The Great Resignation, an uptick in Boomer retirement, and the current labor shortage have created a skills gap. Seemingly, there are more open jobs than there are workers with the skills to do them. Combined with ever-changing technology, it’s never been more important for workers to be skilled in and knowledgeable about their profession.
Upskilling and reskilling have become important for creating growth opportunities that offer benefits for employees and managers alike. That’s probably why the World Economic Forum is working to help upskill 1 billion workers by 2030!
But before you develop your own upskilling strategy, it’s important to understand what it is and how it can help you.
That’s where I come in.
Upskilling is the process of learning new skills or gaining more knowledge in order to advance in your career path and make yourself more valuable to your employers—both future and current. It improves your career-long skill set, which can help you get jobs in new industries and be an expert no matter where you choose to work. It’s a good way to remain competitive in the job market, especially when working in high-demand industries.
Hard skills vs. soft skills
Upskilling can help improve both hard and soft skills, helping you become a more well-rounded worker.
Hard skills (also called “technical skills”) are usually more physically active and often involve the specific tools of your trade. These are the skills you might use to complete everyday work tasks. For example, at a tech company, you might have hard skills in computers, analysis, and marketing. At a construction company, you might be skilled at carpentry, plumbing, and masonry.
Soft skills are usually more internal. Some of these are personality traits that help guide the way (and how well) you work. For instance, strong communication, time management, and critical thinking.
Why is upskilling important?
Upskilling has become a necessity in today’s world, where the demand for skilled workers is constantly growing. In fact, a 2021 study by the National Federation of Independent Business (NFIB) found that 92% of business owners had trouble filling jobs due to lack of qualified applicants! This means that if you want to find work in your field and meet your career goals, it’s critical for you to learn new skills and keep up with changing technology.
That last point is extremely important, because many industries trend toward the latest technological advancements. And, as technology evolves, so do the skills that are needed in order to work with it. You might have training on one version of a system, but if you want to stay relevant and keep working in your industry, you need to learn about the newer versions of that system or otherwise update your skill set.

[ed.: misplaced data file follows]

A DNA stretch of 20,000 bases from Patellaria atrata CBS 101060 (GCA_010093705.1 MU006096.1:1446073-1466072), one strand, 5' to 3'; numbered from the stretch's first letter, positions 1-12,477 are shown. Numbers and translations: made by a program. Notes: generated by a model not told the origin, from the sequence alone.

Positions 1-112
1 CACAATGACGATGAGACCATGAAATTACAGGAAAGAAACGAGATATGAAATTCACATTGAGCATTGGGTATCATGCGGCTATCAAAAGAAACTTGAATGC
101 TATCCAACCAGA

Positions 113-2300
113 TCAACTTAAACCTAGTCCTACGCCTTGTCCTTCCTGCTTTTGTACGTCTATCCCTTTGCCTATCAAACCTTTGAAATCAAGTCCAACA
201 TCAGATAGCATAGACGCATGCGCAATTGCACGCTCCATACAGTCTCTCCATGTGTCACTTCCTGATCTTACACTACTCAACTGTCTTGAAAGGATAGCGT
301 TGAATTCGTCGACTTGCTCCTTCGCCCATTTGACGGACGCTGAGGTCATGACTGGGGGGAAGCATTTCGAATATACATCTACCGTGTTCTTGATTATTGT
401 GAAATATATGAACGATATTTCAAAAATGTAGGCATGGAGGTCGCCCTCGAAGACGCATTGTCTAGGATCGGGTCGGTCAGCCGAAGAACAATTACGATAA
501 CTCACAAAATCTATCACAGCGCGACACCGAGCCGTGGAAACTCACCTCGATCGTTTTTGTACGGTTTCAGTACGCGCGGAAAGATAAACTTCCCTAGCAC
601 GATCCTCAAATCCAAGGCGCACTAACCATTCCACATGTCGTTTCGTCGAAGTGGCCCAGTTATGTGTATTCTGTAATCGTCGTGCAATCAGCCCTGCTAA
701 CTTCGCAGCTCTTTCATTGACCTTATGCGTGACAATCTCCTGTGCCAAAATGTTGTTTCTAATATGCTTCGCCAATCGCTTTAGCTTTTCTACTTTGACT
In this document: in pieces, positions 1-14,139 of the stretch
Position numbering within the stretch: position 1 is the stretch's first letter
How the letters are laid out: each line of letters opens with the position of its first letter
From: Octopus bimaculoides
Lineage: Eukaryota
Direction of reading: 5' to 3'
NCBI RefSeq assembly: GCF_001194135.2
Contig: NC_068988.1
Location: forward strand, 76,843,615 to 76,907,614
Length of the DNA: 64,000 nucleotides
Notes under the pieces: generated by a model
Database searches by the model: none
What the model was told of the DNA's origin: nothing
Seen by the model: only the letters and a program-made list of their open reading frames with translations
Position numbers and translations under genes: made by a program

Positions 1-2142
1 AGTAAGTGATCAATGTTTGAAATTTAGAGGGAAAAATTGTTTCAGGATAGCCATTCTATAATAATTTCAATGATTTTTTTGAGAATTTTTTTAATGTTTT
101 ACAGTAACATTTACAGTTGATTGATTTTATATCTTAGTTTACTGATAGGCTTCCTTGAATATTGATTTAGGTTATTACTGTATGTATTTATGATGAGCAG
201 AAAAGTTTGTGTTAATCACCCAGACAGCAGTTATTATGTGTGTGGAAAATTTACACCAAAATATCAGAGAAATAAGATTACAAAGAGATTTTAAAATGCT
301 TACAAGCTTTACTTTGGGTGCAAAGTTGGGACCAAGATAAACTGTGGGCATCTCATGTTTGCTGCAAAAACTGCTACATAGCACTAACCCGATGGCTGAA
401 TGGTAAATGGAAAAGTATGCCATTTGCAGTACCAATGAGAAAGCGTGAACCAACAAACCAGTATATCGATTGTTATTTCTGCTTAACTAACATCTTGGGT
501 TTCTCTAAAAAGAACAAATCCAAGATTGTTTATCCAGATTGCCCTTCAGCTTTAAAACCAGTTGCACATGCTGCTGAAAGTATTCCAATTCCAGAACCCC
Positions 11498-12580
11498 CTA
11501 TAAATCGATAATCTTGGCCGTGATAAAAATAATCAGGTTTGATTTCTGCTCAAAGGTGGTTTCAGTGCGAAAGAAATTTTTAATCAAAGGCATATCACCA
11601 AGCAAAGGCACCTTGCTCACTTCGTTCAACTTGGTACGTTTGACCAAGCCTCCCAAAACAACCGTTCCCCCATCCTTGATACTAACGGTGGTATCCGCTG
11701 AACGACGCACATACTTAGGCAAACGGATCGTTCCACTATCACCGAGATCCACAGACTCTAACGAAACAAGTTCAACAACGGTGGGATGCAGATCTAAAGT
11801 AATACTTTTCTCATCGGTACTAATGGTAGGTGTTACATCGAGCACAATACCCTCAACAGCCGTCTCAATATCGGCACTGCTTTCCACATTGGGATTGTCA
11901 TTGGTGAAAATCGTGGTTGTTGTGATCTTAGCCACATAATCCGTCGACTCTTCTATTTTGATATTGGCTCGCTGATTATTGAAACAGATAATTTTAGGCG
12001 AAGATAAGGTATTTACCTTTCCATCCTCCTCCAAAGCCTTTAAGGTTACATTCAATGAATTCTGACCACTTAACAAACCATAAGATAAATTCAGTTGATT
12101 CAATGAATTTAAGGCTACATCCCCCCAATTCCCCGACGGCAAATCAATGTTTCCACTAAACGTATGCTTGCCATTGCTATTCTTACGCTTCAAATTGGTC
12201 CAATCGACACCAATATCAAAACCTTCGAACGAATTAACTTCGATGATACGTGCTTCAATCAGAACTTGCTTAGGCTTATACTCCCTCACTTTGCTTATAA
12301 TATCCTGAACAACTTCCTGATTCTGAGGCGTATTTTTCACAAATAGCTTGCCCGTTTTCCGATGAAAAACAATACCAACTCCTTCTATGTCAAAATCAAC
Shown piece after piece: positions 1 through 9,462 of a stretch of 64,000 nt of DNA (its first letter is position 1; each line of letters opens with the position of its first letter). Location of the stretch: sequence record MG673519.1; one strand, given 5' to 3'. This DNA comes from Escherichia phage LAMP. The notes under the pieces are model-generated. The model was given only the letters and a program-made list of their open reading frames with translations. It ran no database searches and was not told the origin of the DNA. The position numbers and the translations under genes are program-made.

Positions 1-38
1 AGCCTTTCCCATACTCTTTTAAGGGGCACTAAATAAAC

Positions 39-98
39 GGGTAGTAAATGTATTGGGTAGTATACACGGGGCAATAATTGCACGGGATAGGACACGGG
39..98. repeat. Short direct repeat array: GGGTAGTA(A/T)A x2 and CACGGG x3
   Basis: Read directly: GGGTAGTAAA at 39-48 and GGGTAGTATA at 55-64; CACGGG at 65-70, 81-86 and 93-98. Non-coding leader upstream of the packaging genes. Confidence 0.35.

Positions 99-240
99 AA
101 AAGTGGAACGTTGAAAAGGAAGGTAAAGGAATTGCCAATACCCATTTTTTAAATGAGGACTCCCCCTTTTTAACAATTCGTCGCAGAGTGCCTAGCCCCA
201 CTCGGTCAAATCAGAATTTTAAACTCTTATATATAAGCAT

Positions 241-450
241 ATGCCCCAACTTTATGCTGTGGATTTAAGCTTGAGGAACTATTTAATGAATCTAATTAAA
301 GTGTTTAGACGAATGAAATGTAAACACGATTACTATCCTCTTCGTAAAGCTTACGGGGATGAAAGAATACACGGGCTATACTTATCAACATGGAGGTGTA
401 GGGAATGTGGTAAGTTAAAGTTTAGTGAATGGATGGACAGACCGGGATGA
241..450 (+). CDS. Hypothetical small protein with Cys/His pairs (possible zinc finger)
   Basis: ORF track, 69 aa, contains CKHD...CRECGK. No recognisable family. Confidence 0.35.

In short: by upskilling, you can become more future proof and improve your chances of long-term success!
Benefits for management
Upskilling offers many benefits for those in management positions, as well. Some of these benefits include:
As mentioned above, upskilling employees can help close the skills gap and help your team become more knowledgeable, experienced, and well-rounded. And, according to PricewaterhouseCoopers (PwC), 93% of CEOs who use upskilling programs see increased productivity. (I should note that PwC offers upskilling services, so take their survey numbers with at least a slight grain of salt.)
Reduced cost and risk
Upskilling can also reduce costs for your business. While upskilling costs money, hiring a new employee can cost up to $5,000 per employee or more—and costs go up exponentially if using a recruited to find talent.
There’s also increased risk with hiring new employees: until they begin work, you can never be absolutely sure of their work ethic, productivity, or loyalty to the company. By upskilling your current employees, you can have more accurate expectations.
This one works twofold. First, you can teach your employees leadership skills that can help them earn promotions and become strong leaders for your team. Promoting from in-house can cost less money and take less time. It can also help keep teams who already work well together remain unified.
Second, you can improve your own skills and become a more helpful and productive leader. By investing in yourself, you can lead by example. You can show your team that personal and professional growth is important. It also helps them see your dedication to being the best leader you can be.
Higher retention rates
Learning how to retain employees is a skill of its own.
One of the many lessons we learned during the Great Resignation is that modern employees look for growth opportunities and learning experiences. Because of that, upskilling has become more than a way to improve your team; it’s a unique benefit you can offer your employees.
But here’s the hard number: according to a report from LinkedIn, 94% of respondents said they’d stay with a company that invested in helping them learn new skills. So, investing in your employees can do more than improve their individual skills—it can help you keep your strongest, most loyal employees.